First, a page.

As the ship sailed away from the land, one of his subjects, who had never seen the sea and had spent much of his life in the mountains, had a panic attack.
Everyone tried to calm him down, saying that the journey really wasn’t all that dangerous, but although their words reached his ears, they did not touch his heart.
The Sultan was ready to turn the ship around and head back to port, when one of his ministers, known for his wisdom, came over to him:
“Your Highness, with your permission, I will try to calm him down.”
The wise man ordered that the man be thrown into the sea. A group of crew members, pleased that the nightmare was about to end, dragged the struggling man up from the hold and hurled him into the ocean.
The courtier began to thrash about, he went under, swallowed salt water, came back up, shouted louder still, went down again, and again struggled to the surface.
At this point, the minister ordered that he be brought back on board the ship.
From that moment on, no one heard the slightest word of complaint from the man, who spent the rest of the voyage in silence.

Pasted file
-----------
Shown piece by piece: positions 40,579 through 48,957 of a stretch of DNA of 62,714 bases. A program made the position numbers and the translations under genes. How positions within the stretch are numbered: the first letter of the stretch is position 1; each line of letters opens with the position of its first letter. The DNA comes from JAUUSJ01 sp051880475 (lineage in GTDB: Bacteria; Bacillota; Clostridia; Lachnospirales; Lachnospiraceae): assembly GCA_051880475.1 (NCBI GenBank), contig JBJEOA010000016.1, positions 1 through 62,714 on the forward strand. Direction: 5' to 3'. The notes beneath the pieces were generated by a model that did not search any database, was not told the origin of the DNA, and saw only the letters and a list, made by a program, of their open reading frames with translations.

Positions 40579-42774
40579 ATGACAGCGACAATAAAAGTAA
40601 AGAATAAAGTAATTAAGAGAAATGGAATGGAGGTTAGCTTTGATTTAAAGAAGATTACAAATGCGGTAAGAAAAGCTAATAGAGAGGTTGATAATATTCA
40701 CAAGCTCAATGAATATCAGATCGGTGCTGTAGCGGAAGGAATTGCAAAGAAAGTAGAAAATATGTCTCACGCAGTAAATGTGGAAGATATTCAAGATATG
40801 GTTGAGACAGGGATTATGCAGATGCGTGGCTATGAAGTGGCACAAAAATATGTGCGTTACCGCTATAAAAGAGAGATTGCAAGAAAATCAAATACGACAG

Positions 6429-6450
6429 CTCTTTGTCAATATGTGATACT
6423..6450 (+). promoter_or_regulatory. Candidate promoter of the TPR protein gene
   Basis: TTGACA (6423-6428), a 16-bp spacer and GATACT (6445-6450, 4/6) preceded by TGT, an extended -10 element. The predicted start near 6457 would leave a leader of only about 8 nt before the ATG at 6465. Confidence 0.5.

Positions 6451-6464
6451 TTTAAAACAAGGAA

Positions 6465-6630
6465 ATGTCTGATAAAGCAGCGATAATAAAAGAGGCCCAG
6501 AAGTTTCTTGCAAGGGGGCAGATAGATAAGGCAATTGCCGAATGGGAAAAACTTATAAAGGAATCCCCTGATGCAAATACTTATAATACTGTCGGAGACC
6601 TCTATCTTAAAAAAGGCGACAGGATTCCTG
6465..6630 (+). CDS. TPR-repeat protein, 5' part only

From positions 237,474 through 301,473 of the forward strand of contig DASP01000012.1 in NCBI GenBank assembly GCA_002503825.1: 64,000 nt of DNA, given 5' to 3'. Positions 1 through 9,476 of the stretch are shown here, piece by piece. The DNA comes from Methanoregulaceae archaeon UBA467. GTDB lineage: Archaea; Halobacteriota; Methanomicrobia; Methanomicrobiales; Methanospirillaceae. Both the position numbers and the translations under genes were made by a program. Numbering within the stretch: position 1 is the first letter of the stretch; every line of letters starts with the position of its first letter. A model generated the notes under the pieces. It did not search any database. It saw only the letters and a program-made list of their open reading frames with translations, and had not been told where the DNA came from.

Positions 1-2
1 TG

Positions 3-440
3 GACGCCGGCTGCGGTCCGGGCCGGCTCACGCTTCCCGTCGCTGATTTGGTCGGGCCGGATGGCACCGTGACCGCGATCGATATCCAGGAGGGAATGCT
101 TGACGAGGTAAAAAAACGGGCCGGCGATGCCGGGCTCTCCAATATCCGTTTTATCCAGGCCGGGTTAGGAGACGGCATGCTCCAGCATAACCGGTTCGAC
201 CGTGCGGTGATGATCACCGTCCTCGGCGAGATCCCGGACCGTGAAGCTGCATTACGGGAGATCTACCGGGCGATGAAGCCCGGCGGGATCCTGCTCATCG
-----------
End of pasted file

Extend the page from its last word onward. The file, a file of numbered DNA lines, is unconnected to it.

Shortly before returning to port, the Sultan asked the minister:
“How did you know that you could calm the poor man down by throwing him into the sea?”
“Because of my own marriage,” replied the minister. “I was terrified of losing my wife, and I was so jealous that, like this man, I spent all my time weeping and wailing. One day, unable to stand it any longer, she left me, and I realized how awful life would be without her.
“She only came back when I promised that I would never again torture her with my fears. In the same way, this man had never tasted salt water and had never understood the agony of a man about to drown. Once he had known that experience, he understood perfectly how marvelous it is to feel the deck of a ship beneath one’s feet.”
“It is written in a book sacred to the Christians, the Bible: ‘Everything I most feared came to pass.’ Some people are only capable of valuing what they have once they have experienced its loss.”